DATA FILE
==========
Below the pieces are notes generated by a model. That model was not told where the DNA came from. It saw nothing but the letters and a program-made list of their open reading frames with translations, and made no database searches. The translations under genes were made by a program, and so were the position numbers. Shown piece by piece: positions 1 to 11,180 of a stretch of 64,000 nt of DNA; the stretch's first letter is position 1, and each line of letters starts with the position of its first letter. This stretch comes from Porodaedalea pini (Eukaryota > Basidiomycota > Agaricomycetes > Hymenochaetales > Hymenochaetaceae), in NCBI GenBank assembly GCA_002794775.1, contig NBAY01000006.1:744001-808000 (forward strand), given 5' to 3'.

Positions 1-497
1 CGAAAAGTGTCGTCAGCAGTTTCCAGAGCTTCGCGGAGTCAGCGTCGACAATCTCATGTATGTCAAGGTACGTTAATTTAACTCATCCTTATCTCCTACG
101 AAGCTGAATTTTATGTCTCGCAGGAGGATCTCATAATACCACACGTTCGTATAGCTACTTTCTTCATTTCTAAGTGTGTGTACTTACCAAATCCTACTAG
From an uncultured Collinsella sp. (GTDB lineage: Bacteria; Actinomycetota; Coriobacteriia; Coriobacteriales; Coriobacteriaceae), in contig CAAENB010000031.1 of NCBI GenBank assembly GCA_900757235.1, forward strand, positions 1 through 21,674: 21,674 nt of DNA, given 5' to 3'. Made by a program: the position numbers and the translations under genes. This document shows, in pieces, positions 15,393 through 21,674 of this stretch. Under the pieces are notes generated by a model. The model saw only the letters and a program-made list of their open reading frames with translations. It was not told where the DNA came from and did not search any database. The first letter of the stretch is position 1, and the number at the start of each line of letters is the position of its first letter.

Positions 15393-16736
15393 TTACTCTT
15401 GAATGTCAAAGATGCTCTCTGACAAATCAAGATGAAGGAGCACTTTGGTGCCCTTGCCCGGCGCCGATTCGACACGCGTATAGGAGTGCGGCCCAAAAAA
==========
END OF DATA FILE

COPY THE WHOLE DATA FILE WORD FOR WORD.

Below the pieces are notes generated by a model. That model was not told where the DNA came from. It saw nothing but the letters and a program-made list of their open reading frames with translations, and made no database searches. The translations under genes were made by a program, and so were the position numbers. Shown piece by piece: positions 1 to 11,180 of a stretch of 64,000 nt of DNA; the stretch's first letter is position 1, and each line of letters starts with the position of its first letter. This stretch comes from Porodaedalea pini (Eukaryota > Basidiomycota > Agaricomycetes > Hymenochaetales > Hymenochaetaceae), in NCBI GenBank assembly GCA_002794775.1, contig NBAY01000006.1:744001-808000 (forward strand), given 5' to 3'.

Positions 1-497
1 CGAAAAGTGTCGTCAGCAGTTTCCAGAGCTTCGCGGAGTCAGCGTCGACAATCTCATGTATGTCAAGGTACGTTAATTTAACTCATCCTTATCTCCTACG
101 AAGCTGAATTTTATGTCTCGCAGGAGGATCTCATAATACCACACGTTCGTATAGCTACTTTCTTCATTTCTAAGTGTGTGTACTTACCAAATCCTACTAG
From an uncultured Collinsella sp. (GTDB lineage: Bacteria; Actinomycetota; Coriobacteriia; Coriobacteriales; Coriobacteriaceae), in contig CAAENB010000031.1 of NCBI GenBank assembly GCA_900757235.1, forward strand, positions 1 through 21,674: 21,674 nt of DNA, given 5' to 3'. Made by a program: the position numbers and the translations under genes. This document shows, in pieces, positions 15,393 through 21,674 of this stretch. Under the pieces are notes generated by a model. The model saw only the letters and a program-made list of their open reading frames with translations. It was not told where the DNA came from and did not search any database. The first letter of the stretch is position 1, and the number at the start of each line of letters is the position of its first letter.

Positions 15393-16736
15393 TTACTCTT
15401 GAATGTCAAAGATGCTCTCTGACAAATCAAGATGAAGGAGCACTTTGGTGCCCTTGCCCGGCGCCGATTCGACACGCGTATAGGAGTGCGGCCCAAAAAA